PHP File Uploads

Yesterday at work I spent the better part of the afternoon trying to figure out why a form couldn’t handle multiple file uploads. These uploads where failry big – quicktime and wmv files – so I thought the culprit was the large file size. But the script was not returning any error warnings or notices which made it quite a pain to debug. With a co-workers help we traced it to two settings in php.ini.

  • post_max_size = (some number)M
  • upload_max_filesize = (some number)M

post_max_size controls the total size of your post request while upload_max_filesize controls the max size of each file uploaded. The sum of file sizes can’t exceed the maximum size of the post request.

A related apache setting could come in to play here, LimitRequestBody, which also sets a limit on how large a post request can be. So, in order to have working uploads for your php scripts, these 3 numbers have to jive. LimitRequestBody = post_max_size >>> upload_max_filesize

PHP Application Frameworks

Whenever I’ve read about projects or people advocating the use of a Model-View-Controller framework for a php-driven web site, I’ve always gotten a hunch that its an overly-big hammer to use for your typical website. While the theory of its use may make sense for a desktop client application, I’m not convinced it fits for a website where what you are doing is sending pages of content to a browser. Other people seem to share this viewpoint. See Web Applications: still no ideal architecture… which links to the more interesting The Mountain of Worthless Information who writes:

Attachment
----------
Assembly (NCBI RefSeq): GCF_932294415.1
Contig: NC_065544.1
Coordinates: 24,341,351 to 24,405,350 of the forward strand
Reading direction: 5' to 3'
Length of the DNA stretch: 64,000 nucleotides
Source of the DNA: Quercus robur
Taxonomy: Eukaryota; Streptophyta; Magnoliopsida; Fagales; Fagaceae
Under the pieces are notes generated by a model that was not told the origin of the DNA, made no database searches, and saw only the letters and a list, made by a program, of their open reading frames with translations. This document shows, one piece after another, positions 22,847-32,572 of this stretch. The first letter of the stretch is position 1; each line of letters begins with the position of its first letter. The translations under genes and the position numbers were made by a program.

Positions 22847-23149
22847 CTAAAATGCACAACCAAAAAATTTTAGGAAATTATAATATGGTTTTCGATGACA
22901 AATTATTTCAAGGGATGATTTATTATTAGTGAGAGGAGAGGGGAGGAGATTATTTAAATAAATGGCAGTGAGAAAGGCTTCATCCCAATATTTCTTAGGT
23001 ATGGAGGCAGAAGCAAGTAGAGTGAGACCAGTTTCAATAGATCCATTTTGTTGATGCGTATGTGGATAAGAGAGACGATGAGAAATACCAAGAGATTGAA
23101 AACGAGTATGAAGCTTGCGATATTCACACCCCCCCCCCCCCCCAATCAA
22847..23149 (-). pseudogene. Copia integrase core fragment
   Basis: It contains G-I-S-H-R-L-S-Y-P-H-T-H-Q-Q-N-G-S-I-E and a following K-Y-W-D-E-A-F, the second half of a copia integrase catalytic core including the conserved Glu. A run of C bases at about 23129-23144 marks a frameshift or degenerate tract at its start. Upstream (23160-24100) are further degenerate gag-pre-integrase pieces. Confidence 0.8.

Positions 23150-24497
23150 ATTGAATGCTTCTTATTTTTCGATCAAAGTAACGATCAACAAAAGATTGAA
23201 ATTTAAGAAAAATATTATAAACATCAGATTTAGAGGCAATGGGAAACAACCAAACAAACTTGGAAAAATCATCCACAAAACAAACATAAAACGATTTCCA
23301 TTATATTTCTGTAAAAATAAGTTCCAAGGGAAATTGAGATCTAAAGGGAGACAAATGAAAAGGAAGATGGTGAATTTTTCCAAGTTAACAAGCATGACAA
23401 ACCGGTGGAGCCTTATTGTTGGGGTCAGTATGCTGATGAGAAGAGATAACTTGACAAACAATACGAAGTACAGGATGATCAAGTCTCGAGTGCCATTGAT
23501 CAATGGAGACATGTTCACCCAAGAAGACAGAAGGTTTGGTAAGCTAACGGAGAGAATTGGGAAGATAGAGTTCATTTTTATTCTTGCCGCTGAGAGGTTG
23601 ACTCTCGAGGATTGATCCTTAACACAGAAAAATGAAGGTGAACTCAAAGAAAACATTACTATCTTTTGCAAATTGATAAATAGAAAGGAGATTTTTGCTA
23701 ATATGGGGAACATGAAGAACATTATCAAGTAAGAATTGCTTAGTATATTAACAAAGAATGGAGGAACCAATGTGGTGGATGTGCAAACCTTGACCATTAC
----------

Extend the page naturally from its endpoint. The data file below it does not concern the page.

At the end of the day, we need to stop pretending that the Web browser is just an extension of the desktop, and recognize it for what it really is: the old mainframe terminal, gussied up by lots of colors, graphics, and better fonts. Treat your web apps as we did terminal-based apps 30 years ago, and you’ll find your system behaves a lot better as a result.

On a related note, while the MVC pattern may not work for a php webpage. There’s no reason not to use a Frontcontroller. The WACT project’s page on FrontControllers is a handy reference for all the different ways you can register such a script on Apache including: Physical mapping, using mod_rewrite, and using the ErrorDocument directive.

Turns out all this time when I’ve been coding I’ve been using FrontControllers, I just didn’t know it. I see some interesting ways I can automate what I’ve been writing to create a simple, reusable front-controller script.